I would say the attorney you spoke to got it write, however it might be more apt to say you've got to argue the facts in such a way so as to make the law pay attention.

Sounds to me like you accepted the job based upon the promised flex schedule at the time of hire. That is what made it suited to your personal circumstances regarding your "burden" and it wasn't you that changed the conditions shortly thereafter, but the employer that made it an impossible situation for you which you would have refused if you'd known. Therefore the quit was attributable to the employer for you having "no choice" but to quit .. because they changed the game first and made the work unsuitable.


Jan 05, 2012
by: Anonymous

Chris- you make so much sense- I wish that I had posted on this board prior to the 1st hearing- it's amazing what you find out "after the fact"- I emailed NCESC appeals board last night- I may have until tomorrow until it's all thrown out- I requested that someone else take a listen to the recorded hearing- I also made note that in my hearing, the original officer paused & said to me "so would you say this was a personal issue??" , I paused & replied "well, yes, a child is a personal issue b/c if I can't find childcare nor afford it working 50/60hr work weeks, I consider that personal."...then came the denial letter "personal burden"...ugh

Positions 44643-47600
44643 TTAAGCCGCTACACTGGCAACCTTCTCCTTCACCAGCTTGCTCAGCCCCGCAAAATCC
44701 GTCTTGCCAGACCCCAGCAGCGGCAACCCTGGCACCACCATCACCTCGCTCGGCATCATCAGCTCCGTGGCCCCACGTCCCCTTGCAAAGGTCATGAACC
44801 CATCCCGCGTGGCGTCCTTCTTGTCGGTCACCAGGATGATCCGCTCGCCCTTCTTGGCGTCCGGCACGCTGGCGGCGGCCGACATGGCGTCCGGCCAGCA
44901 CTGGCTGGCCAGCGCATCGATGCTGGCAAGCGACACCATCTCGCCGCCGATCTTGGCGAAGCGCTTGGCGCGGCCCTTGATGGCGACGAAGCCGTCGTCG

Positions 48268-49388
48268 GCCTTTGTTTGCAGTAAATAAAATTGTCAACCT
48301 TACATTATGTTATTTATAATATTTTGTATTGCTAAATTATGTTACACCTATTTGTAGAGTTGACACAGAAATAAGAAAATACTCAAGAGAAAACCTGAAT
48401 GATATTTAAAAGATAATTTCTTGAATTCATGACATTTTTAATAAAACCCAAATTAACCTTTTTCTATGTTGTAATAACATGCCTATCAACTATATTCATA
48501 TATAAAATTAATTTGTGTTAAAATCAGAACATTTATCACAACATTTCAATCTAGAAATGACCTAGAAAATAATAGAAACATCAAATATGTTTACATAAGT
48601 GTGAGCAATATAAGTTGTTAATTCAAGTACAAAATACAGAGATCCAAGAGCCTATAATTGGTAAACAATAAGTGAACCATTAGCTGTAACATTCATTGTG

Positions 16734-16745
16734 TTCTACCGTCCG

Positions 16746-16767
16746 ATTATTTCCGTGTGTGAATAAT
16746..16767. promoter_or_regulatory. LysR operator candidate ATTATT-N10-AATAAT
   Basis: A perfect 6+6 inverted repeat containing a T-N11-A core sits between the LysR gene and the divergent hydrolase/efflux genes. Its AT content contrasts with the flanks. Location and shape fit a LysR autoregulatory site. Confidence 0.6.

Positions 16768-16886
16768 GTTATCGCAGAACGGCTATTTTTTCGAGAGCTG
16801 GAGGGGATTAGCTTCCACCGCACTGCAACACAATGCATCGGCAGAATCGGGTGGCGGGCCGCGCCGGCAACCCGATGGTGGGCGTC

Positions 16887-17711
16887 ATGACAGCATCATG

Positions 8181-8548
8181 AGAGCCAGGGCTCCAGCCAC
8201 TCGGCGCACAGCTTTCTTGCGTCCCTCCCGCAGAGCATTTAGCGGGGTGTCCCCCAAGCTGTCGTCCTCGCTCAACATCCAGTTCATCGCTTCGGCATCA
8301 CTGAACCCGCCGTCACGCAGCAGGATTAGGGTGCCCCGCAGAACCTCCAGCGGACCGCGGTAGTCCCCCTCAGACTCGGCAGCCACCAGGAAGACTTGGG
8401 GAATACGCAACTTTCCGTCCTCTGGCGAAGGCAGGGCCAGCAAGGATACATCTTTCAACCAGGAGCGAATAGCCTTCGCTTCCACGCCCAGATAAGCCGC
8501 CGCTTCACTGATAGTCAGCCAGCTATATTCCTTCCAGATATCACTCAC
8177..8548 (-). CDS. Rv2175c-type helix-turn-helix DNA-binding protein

Just a sidenote here .. did you know hearing officers are mandated to be "impartial"?